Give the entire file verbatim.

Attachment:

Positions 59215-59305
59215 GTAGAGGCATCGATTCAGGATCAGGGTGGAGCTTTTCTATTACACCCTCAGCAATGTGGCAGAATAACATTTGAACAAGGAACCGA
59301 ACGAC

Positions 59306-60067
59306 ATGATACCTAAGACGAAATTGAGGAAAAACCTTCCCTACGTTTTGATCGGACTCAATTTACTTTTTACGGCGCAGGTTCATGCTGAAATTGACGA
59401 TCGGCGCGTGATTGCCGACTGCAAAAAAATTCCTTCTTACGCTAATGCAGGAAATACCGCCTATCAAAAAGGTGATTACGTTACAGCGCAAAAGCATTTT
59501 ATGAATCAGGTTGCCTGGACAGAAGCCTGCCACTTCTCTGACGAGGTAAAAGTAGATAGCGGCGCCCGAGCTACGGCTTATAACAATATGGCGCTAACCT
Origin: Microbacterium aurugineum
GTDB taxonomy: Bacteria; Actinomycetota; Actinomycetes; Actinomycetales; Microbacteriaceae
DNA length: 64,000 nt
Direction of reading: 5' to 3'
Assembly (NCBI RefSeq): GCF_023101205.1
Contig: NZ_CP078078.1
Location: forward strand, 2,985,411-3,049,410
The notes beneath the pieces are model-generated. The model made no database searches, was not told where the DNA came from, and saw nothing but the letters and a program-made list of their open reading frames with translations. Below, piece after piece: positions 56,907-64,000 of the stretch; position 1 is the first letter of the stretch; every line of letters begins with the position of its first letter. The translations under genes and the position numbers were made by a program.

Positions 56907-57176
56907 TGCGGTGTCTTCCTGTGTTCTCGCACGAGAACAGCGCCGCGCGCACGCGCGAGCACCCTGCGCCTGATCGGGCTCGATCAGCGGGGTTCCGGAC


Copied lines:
Positions 59215-59305
59215 GTAGAGGCATCGATTCAGGATCAGGGTGGAGCTTTTCTATTACACCCTCAGCAATGTGGCAGAATAACATTTGAACAAGGAACCGA
59301 ACGAC

Positions 59306-60067
59306 ATGATACCTAAGACGAAATTGAGGAAAAACCTTCCCTACGTTTTGATCGGACTCAATTTACTTTTTACGGCGCAGGTTCATGCTGAAATTGACGA
59401 TCGGCGCGTGATTGCCGACTGCAAAAAAATTCCTTCTTACGCTAATGCAGGAAATACCGCCTATCAAAAAGGTGATTACGTTACAGCGCAAAAGCATTTT
59501 ATGAATCAGGTTGCCTGGACAGAAGCCTGCCACTTCTCTGACGAGGTAAAAGTAGATAGCGGCGCCCGAGCTACGGCTTATAACAATATGGCGCTAACCT
Origin: Microbacterium aurugineum
GTDB taxonomy: Bacteria; Actinomycetota; Actinomycetes; Actinomycetales; Microbacteriaceae
DNA length: 64,000 nt
Direction of reading: 5' to 3'
Assembly (NCBI RefSeq): GCF_023101205.1
Contig: NZ_CP078078.1
Location: forward strand, 2,985,411-3,049,410
The notes beneath the pieces are model-generated. The model made no database searches, was not told where the DNA came from, and saw nothing but the letters and a program-made list of their open reading frames with translations. Below, piece after piece: positions 56,907-64,000 of the stretch; position 1 is the first letter of the stretch; every line of letters begins with the position of its first letter. The translations under genes and the position numbers were made by a program.

Positions 56907-57176
56907 TGCGGTGTCTTCCTGTGTTCTCGCACGAGAACAGCGCCGCGCGCACGCGCGAGCACCCTGCGCCTGATCGGGCTCGATCAGCGGGGTTCCGGAC